Other than that, I absolutely agree with you that the most damaging aspect of all of this is that no one knows what Europe actually means. It's hard enought to engage the public with politics more highbrow than the sleeze variety as it is, let alone when the scope and size of it has been increased dramatically and relocated to a country that many of us regard as the most boring nation on Earth.

  4. I should point out that I don't support UKIP; I'm just curious as to what others think.
    £25m a day per year is a serious stack of cash; now of course the 'for hospitals' earmarking is nothing more than UKIP tapping into the general resentment over the state of the NHS and scoring points there. I'm sure £25m a day could be better spent upgrading the salaries of low income core services workers like nurses and fire brigade officers.
    I don't however expect to hear anyone from Eire decrying the EU's existence; after all, their EU ougoings are vastly, hugely, massively recompensed by the enormous EU incomings.

  5. How can you complain about the £25m a day without knowing what we get back?
    Vagga raises a good point with regards to labour. I spent last weekend in the delightful grip of the NHS, from a healthcall clinic through to the hospital. It seemed to me that the majority of the staff were black, lending weight to that argument that we need immigrants to do the jobs which the British don't want to do... (And of course their kids get a proper education and then end up competiting with our kids for the 'real' jobs, which I think is bloody fair enough)

  6. its national pride and fear for poor nations. who the fuck wants to get less money or even lose their jobs because of 3rd world eastblock workers comes over to work for half the cash?
    and over here we got some real issues with power in eu. we are 9 million. we got fuck all to say in votes. yet we got massive natural resources. for the people in northern sweden its a fucking long way to brussels.

    3 large PDF's with all the facts and figures you can handle about the EU
    First, you will find that there not actually a country called eire, there is one called Ireland, or the Republic of Ireland, and its a pretty poor attempt at an insult :)
    Second, we now give in more than we take from the EU, thats the whole point UKIP miss, help others to get up to standard and share the burden - so neeeeerrrrrrrrrrr

  8. As far as the trade conditions etc, don't a few places like switzerland get most of those benefits without being in the eu?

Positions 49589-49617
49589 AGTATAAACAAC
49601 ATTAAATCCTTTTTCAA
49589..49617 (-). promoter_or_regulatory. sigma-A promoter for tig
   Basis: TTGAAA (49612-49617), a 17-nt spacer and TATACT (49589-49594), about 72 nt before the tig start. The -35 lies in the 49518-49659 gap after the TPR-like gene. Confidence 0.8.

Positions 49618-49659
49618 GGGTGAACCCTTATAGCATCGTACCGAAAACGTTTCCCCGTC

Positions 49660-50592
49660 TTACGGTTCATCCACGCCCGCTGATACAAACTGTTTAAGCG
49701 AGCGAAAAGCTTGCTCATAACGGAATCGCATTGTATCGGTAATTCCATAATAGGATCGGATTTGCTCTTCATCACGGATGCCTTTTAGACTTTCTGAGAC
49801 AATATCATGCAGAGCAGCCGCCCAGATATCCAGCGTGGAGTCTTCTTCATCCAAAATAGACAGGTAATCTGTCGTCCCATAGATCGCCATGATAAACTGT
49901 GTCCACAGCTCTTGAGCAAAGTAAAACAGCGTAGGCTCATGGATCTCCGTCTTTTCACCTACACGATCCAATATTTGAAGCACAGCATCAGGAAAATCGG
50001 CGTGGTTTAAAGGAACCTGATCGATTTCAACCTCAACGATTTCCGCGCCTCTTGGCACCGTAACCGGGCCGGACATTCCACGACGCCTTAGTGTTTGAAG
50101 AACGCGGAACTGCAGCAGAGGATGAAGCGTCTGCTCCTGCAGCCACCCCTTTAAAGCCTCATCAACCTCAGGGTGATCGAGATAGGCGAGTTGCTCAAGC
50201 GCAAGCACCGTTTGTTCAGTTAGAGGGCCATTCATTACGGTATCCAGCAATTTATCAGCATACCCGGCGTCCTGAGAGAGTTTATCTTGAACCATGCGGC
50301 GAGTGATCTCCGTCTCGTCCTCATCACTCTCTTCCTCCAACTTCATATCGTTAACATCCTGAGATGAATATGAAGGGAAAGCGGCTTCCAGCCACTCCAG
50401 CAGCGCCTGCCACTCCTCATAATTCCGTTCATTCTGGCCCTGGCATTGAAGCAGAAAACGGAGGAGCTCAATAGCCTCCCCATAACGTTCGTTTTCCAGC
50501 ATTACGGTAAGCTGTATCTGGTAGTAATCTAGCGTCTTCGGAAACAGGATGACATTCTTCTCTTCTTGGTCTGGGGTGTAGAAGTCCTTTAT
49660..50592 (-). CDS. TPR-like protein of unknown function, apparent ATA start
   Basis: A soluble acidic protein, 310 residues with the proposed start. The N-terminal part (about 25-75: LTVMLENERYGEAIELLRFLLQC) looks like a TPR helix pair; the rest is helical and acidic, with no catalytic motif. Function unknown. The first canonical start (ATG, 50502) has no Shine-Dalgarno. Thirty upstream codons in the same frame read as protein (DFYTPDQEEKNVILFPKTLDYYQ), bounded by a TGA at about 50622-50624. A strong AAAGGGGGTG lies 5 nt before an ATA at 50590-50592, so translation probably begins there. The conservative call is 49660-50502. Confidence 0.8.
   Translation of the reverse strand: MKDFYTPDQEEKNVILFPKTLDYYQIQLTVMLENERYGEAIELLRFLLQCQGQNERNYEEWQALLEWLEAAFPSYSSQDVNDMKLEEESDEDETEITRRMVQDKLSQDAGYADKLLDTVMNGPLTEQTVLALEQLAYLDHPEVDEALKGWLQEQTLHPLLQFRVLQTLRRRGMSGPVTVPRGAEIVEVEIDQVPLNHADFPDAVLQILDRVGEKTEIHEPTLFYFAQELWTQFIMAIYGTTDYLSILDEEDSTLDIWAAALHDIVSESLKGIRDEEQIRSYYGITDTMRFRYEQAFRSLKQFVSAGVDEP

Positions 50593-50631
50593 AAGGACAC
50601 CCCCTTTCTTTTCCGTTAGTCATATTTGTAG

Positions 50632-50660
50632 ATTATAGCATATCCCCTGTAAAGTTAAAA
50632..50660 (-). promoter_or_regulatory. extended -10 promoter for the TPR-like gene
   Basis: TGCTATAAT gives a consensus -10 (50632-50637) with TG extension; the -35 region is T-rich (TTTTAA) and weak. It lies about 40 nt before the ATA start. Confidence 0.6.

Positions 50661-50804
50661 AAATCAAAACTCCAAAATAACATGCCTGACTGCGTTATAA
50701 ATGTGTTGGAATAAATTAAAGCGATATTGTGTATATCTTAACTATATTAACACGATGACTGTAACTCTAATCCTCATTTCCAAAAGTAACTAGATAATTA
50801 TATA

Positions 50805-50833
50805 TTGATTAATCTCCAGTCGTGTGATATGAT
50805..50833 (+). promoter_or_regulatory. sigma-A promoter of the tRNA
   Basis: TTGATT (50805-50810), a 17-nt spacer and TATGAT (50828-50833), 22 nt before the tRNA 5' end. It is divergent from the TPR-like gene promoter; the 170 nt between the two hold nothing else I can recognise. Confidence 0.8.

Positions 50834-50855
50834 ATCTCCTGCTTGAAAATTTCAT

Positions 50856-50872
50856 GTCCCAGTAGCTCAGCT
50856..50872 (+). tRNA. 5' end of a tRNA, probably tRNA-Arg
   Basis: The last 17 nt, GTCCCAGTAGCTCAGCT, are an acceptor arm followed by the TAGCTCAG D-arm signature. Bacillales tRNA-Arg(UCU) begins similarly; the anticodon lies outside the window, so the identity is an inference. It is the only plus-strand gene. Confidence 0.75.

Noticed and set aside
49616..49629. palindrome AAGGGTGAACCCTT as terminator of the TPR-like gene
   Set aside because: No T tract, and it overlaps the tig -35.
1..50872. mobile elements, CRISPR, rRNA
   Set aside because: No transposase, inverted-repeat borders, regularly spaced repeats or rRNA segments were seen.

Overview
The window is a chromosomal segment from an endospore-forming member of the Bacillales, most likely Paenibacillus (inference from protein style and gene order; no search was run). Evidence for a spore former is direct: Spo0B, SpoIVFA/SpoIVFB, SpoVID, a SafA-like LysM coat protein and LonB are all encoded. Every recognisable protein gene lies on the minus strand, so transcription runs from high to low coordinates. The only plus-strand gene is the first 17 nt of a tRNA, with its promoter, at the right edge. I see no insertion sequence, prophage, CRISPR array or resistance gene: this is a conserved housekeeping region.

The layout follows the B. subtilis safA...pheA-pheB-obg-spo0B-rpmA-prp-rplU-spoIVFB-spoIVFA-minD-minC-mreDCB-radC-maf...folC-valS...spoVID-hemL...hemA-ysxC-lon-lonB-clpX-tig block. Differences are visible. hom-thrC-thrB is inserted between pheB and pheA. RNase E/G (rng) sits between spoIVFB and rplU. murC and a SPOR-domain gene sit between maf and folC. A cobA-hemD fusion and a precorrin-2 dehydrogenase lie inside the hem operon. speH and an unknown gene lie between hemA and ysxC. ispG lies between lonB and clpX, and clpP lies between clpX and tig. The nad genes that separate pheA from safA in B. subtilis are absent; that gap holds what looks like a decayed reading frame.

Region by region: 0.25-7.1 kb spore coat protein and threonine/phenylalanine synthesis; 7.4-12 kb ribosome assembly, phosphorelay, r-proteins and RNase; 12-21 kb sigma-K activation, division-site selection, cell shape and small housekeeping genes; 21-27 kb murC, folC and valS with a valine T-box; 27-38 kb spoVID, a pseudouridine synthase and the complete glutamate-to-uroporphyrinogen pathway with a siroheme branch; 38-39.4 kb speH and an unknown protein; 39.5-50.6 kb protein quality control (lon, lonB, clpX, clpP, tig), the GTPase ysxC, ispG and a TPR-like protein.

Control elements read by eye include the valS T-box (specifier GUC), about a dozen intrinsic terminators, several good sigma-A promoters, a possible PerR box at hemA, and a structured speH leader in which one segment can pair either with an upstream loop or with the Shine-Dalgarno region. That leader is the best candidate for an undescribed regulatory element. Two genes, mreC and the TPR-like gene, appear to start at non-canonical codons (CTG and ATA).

Personally, I am in favour of the links with europe, but the way that the pro-europe politicians portray the decision as totally in or totally isolated is fairly annoying.

  9. It's really more complex than that though, isn't it. What we're trying to do is foster a prosperous domestic market through helping the new countries attain the same sort of wealth and industry which Western Europe has. With that done, suddenly the domestic economy is that much bigger which is a hugely significant thing. You need to compare Europe to the US to get a sense of how useful it is to have a massive domestic economy.
    That's what all this thing is about, having Europe which can stand toe to toe with American and the Far East in terms of trade and industry. Right now a lot of that is going to involve handing money to the new states to get their infrastructure up to scratch.
    Many will regard that as charity and prefer to spend the money locally instead. It's short sighted and misguided. A strong Europe means cheap products, jobs for all and a very exciting place to live and work.

  10. It's not an insult.. sheesh. Was it or was it not referred to as Eire not so long ago? Anyway, evidently I'm not the only one who still refers to it as Eire!
    We're also arguing over something which is completely irrelevant; since I don't think anyone here actually supports UKIP :) However, the UKIP platform is fairly typical of a single 'dumbed down' issue one; they've mentioned the pound (who cares what our money is called, so long as it's worth what it's worth), health and immigration, and effectively planted all the associated problems at someone else's door.
    I'm also not complaining about the £25m a day, but I am right in saying it's a serious stack of cash and I am right in saying that keeping that cash in country can only be a good thing. Of course, the money probably buys us a truck load of things, but I've no idea what they are.
    The complete polarization of the Europe debate is infuriating; either we are IN Europe or we're OUT of Europe and as far as les politicos would have us believe, that's our only choice.

  11. I keep seeiong £25m a day .... not sure where that comes from, but just out of interest don't we spend something like 50 times that on hospitals already ?

  12. Most of the bleeding heart liberals make arguments like - Our health service is shit, let's spend more money on it instead of some other thing! Easy option isn't it. Easy to do, easy for the public to understand.
    Of course, just throwing money at a problem is irresponsible, inefficient and lazy. How many parties do you hear saying 'We're going to reform middle management and improve efficiency!' Not many...